Many agencies use a weighted scale to assign either numeric or monetary values to each crash severity level, in order to capture instances where frequent, less severe crashes may accumulate to a situation that requires addressing. FHWA's Highway Safety Improvement Program Manual provides monetarily values to an injury level scale (the KABCO scale).
By using the KABCO scale, or similar, agencies may be able to identify a threshold at which horizontal curves with few fatalities or serious injuries but frequent, less severe crashes can be identified and treated.
Studies have shown that doubling pavement surface friction reduces crash frequency by half by providing a large margin of error for the drivers to compensate for their mistakes (e.g., driving too fast for conditions).7 HFST can as much as triple existing pavement friction values. Thus, many States use friction values to identify curves that will benefit the most from HFST.
Pennsylvania Department of Transportation (PennDOT) uses a Skid Trailer to collect pavement friction values on curves both before and after HFST implementation, even though the instrument's main purpose is testing pavement friction on tangential section. PennDOT has found that HFST implementation provides friction values of 60+ after multiple years; whereas, a normal pavement overlay, such as micro-surfacing, has friction values of 50-55 that can reduce to the 40s within a few years.8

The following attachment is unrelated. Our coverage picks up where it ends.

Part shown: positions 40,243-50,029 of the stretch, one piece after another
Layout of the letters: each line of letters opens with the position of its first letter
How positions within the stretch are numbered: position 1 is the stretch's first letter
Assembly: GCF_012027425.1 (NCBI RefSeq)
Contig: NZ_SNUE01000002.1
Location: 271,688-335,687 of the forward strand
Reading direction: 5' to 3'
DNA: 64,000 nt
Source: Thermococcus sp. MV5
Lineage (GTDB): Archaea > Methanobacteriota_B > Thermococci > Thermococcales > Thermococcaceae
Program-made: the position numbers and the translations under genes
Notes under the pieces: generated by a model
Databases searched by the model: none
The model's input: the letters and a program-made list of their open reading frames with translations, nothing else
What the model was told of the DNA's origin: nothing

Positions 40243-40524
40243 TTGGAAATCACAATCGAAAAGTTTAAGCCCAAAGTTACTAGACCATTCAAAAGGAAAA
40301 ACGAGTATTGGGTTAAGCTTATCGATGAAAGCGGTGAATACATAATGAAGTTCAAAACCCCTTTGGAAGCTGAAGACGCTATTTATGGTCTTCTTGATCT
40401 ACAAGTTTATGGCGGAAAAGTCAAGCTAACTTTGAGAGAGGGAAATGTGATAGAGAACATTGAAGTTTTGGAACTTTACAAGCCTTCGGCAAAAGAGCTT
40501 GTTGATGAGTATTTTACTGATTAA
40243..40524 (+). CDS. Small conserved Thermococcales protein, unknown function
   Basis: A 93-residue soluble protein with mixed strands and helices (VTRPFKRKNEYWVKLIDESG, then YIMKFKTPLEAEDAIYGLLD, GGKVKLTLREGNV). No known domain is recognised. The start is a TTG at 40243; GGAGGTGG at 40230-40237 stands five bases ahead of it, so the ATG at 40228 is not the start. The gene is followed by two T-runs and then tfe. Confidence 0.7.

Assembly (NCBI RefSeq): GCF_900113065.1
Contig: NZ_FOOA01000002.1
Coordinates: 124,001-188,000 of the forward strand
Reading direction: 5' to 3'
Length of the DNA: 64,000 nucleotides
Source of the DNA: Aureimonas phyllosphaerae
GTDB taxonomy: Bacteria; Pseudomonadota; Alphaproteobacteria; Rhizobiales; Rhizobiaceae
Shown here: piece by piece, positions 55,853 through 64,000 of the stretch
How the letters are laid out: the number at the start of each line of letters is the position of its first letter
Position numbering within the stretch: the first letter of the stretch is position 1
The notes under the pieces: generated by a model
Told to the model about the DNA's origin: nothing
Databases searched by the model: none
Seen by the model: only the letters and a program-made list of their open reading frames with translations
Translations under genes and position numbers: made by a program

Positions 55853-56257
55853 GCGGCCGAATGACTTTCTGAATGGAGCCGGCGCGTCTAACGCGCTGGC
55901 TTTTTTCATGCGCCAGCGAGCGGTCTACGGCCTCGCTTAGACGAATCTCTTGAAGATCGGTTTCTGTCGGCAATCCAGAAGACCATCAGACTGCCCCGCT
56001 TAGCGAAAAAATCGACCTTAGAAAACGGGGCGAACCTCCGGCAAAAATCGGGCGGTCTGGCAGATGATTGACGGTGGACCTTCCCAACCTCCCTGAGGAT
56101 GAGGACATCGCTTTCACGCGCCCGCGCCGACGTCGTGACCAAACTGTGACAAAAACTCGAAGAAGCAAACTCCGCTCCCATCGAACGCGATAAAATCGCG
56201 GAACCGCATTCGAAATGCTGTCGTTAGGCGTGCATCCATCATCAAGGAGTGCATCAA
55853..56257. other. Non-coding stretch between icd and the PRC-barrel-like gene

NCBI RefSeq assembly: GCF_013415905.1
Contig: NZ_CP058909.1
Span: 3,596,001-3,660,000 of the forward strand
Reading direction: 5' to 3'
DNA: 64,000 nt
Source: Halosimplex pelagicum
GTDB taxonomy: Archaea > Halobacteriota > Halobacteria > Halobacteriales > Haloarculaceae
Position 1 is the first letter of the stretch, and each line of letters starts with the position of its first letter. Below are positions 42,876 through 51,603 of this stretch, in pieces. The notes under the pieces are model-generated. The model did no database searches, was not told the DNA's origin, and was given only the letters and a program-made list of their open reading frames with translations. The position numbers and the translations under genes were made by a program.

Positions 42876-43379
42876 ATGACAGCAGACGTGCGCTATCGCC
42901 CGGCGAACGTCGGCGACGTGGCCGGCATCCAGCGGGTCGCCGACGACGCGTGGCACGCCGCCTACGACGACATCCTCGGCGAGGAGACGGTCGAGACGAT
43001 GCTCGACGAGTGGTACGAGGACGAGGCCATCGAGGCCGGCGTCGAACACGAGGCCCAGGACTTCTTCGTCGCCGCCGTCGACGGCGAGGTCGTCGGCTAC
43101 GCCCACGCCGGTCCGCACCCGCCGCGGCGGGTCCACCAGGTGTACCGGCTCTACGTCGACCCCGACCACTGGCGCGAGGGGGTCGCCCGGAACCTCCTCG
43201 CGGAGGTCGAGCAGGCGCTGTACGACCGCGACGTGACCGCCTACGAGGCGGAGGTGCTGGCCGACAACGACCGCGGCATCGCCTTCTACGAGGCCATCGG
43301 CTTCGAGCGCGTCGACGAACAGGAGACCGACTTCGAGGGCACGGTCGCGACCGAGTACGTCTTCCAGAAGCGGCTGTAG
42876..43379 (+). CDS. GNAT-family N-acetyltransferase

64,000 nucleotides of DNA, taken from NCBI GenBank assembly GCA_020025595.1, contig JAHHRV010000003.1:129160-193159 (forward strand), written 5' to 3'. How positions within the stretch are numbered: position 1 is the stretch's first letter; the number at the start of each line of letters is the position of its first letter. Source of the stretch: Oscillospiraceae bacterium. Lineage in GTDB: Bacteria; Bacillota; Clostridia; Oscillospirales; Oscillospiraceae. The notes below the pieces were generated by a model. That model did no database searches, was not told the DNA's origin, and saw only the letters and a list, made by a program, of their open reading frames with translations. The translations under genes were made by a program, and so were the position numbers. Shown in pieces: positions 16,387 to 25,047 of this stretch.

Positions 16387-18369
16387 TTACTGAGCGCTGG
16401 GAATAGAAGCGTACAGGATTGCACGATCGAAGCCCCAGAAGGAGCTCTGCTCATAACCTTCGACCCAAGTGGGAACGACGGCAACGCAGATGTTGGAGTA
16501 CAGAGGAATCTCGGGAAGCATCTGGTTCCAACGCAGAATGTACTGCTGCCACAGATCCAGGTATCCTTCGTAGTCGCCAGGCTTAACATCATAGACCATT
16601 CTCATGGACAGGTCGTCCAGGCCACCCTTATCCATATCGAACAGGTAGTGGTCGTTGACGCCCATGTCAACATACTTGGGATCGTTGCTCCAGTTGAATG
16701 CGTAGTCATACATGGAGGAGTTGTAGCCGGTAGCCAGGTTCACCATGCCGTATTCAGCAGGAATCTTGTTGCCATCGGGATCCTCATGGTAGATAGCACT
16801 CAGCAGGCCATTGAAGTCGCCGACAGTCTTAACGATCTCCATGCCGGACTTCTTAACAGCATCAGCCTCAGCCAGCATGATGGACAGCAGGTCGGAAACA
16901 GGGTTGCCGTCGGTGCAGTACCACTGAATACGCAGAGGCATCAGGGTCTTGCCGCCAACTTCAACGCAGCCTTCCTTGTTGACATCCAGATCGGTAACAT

At one location in Pennsylvania, HFST tripled the existing pavement friction after it was applied on a curve that had an average friction/skid value of 24. After HFST implementation, the average friction/skid value increased to 75. Three years later, the average had only decreased to 71. The location experienced 21 crashes over the 8 years before HFST was implemented and no crashes for a period of five years after implementation.
A study by Texas Transportation Institute (TTI) quantifies the increase in crash likelihood due to decreased friction values.9 The study involved development of a crash modification factor (CMF) for skid numbers on two-lane rural highway horizontal curves. The study set the CMF equal to 1 for a skid number of 40. This value is not an indication that a skid number of 40 is a universal average, but rather a nominal base condition. The study found that as pavement friction increases, crash likelihood decreases, particularly for wet weather crashes. The results of the study are summarized in Figure 2.